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Why employers need to know about microaggressions

Supporting and retaining diverse talent requires a willingness to challenge one’s own biases.

Ingrid Sabah, Olivia House and Jocelyn McQuirter conducted a breakout session titled "Cultural competency: intent vs impact."
MinnPost photo by Erin Hinrichs

With the help of five youth organizations that are committed to supporting a more diverse workforce talent pipeline, more than 2,000 low-income high school students in the Twin Cities metro area have already begun settling into summer internships.

For many of these interns, the opportunity to explore career paths that they’d never been exposed to, or encouraged to consider before, can drastically alter the course of their lives.

Fatima Ahmad, an intern alumna with the Federal Reserve Bank of Minneapolis and Piper Jaffray who’s now studying at the University of Minnesota, says the professional experience she gained as a high school student bolstered her self-confidence.

“My supervisors taught me that I deserved to be there. I wasn’t there by accident, by any means,” she said to room filled with intern supervisors Thursday morning. “You guys are shaping the way that this person sees the workforce in the future. You’re shaping what kind of cultures they want to be a part of, what industries they want to be in.”

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Since many of the interns placed through STEP-Up Achieve, Right Track, the BrandLab, Genesys Works and Brooklynk bring a number of unique assets to their work environments — everything from foreign language skills and a heightened level of cultural competency to a deeper understanding of adversity — many employers wind up eager to retain them.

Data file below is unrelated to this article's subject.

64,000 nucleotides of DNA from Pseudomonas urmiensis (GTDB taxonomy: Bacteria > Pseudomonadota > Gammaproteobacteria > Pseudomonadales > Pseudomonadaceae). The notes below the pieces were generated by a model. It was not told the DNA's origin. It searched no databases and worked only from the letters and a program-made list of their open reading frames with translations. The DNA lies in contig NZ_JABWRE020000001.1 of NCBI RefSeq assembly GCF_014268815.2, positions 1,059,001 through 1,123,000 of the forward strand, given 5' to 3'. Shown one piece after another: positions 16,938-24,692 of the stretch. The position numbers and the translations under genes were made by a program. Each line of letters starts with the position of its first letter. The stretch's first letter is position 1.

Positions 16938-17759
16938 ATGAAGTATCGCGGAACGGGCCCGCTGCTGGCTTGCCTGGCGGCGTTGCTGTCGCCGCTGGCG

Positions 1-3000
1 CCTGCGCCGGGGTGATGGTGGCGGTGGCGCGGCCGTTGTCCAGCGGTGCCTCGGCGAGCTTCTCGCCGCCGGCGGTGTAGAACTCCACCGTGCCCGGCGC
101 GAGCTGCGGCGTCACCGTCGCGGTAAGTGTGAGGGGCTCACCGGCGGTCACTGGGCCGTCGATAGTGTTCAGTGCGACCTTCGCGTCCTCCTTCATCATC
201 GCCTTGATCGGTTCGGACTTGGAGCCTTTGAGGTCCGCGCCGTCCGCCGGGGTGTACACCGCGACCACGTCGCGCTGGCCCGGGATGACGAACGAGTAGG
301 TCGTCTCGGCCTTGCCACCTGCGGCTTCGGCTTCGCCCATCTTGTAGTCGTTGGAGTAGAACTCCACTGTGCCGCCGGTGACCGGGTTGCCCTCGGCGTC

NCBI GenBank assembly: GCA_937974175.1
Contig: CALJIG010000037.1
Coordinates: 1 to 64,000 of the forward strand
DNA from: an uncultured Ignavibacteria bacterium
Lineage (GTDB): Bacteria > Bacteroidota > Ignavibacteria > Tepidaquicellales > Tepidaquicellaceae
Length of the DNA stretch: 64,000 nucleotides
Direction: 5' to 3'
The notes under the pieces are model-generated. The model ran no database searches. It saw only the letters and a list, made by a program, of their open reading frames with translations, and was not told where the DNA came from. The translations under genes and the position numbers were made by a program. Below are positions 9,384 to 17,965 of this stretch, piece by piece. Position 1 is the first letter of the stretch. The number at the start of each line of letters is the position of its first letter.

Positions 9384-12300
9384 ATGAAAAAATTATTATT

Supporting and retaining diverse talent, however, requires a willingness to challenge one’s own biases, to build authentic relationships and to create more inclusive work cultures.  

It’s an area of growth recognized by many local employers, which is why about 100 managers and supervisors representing Twin Cities-based banks, advertising agencies, government entities and more attended a diversity training in St. Paul Thursday morning. 

Hosted by the five organizations mentioned above, this training exposed participants to a range of important topics like cultural competency and how to give feedback to youth who have experienced trauma. 

Cultural competency: intent versus impact 

Not all racist comments are overt. It can be a tough pill for people to swallow, but even well-intentioned comments and gestures can evoke feelings of inferiority and isolation. These more subtle, yet more pervasive, sources of racial tension are called microaggressions.

“Microaggressions are the ‘ouches’ in conversations,” Jocelyn McQuirter, a facilitator with the BrandLab, explained, noting they’re often unintentional and well meaning. “But they set marginalized groups back in making them feel like the other.”

Inviting participants to delve a bit deeper into the topic, the presenters offered a couple of examples that illustrate how something done or said with good intentions could negatively impact the recipient.